More than 4,300 animals have been treated in northeastern Haiti at mobile clinics set up by Heifer International and the Ministry of Agriculture in the wake of Hurricane Irma. Teams are preparing to care for more livestock as Hurricane Maria threatens the country.
Natural disasters can be just as hard on livestock as they are on people, and many animals have been left injured, stressed or infected with parasites after the storm.
“The resiliency of rural communities – their ability to bounce back from disasters – is closely tied to the health and well-being of their livestock – which often serve as emergency funds and savings accounts for small-scale farmers,” said Hervil Cherubin, country director for Heifer in Haiti.
As Irma churned toward Haiti, a group of veterinary technicians – trained by Heifer and Haiti’s Ministry of Agriculture – began preparing to treat the livestock that survived the hurricane. Warning messages were sent via mobile phone and social media, advising farmers how to protect their animals.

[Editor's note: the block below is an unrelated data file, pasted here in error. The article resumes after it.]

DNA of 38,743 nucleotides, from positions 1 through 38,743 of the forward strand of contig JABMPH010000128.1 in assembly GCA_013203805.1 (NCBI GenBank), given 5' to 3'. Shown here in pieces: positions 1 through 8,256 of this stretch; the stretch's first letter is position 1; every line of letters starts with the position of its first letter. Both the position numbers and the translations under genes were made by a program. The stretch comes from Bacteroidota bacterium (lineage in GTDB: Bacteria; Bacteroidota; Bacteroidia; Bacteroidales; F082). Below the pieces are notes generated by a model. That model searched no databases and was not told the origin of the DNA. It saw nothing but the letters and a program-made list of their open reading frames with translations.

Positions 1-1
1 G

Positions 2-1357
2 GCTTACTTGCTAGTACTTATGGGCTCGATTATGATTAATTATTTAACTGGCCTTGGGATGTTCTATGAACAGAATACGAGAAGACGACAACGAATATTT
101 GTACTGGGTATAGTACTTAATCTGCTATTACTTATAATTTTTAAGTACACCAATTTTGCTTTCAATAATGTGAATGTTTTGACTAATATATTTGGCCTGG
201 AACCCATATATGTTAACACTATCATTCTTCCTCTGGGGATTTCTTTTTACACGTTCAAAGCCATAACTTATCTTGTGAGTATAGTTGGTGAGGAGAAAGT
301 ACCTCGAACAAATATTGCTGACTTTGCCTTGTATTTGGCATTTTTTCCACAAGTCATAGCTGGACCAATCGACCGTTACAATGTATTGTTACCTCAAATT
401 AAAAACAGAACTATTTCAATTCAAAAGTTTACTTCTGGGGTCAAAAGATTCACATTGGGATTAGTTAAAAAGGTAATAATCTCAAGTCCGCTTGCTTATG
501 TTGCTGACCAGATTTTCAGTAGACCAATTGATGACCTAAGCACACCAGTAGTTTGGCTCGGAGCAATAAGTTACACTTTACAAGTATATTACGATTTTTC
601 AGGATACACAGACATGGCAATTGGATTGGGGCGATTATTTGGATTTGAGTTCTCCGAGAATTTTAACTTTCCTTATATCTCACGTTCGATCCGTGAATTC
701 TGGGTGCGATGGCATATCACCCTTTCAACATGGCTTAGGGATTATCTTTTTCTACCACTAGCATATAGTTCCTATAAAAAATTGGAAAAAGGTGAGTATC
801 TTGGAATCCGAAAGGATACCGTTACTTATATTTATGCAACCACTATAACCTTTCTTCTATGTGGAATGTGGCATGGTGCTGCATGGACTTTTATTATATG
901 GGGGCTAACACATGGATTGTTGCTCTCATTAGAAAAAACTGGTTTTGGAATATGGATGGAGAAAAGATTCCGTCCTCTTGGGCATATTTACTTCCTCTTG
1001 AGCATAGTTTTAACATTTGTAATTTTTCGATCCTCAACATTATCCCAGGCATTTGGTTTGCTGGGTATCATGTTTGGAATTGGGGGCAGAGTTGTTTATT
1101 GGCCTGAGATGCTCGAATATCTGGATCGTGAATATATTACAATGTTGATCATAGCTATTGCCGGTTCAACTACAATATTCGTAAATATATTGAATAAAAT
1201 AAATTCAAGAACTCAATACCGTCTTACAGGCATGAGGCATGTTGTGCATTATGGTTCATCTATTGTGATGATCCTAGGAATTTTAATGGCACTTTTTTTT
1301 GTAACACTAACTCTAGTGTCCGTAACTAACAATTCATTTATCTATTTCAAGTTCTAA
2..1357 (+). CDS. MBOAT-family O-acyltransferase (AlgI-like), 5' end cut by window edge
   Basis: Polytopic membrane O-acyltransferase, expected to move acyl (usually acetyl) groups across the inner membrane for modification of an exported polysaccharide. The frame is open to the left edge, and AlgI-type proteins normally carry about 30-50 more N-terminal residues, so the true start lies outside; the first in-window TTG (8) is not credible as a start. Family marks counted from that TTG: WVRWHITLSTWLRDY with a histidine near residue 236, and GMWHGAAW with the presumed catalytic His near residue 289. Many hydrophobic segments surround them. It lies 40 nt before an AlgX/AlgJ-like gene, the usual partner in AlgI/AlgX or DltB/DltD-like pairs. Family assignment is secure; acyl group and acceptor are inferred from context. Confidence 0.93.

After the storm, the veterinary technicians set up mobile clinics in five communities in the northeast: Dumas, Ouanaminthe, Ferrier, Malfety and Grand Bassin. They treated 4,323 animals, mostly cattle, goats, pigs, donkeys and horses. Some dogs and cats also received care.
“The children are always the most excited about helping the veterinary technicians because of the opportunity to be part of such a community event,” Cherubin said. “It’s also an opportunity to contribute to the protection of the family assets. They already know that their school tuition might be paid by one of their goats.”
Haiti didn’t suffer a direct hit from Irma as it did one year ago when Hurricane Matthew devastated the country. After Matthew, Heifer provided the same kind of emergency veterinary care in six different regions, treating 46,191 animals representing US$5.5 million in assets for 12,117 families.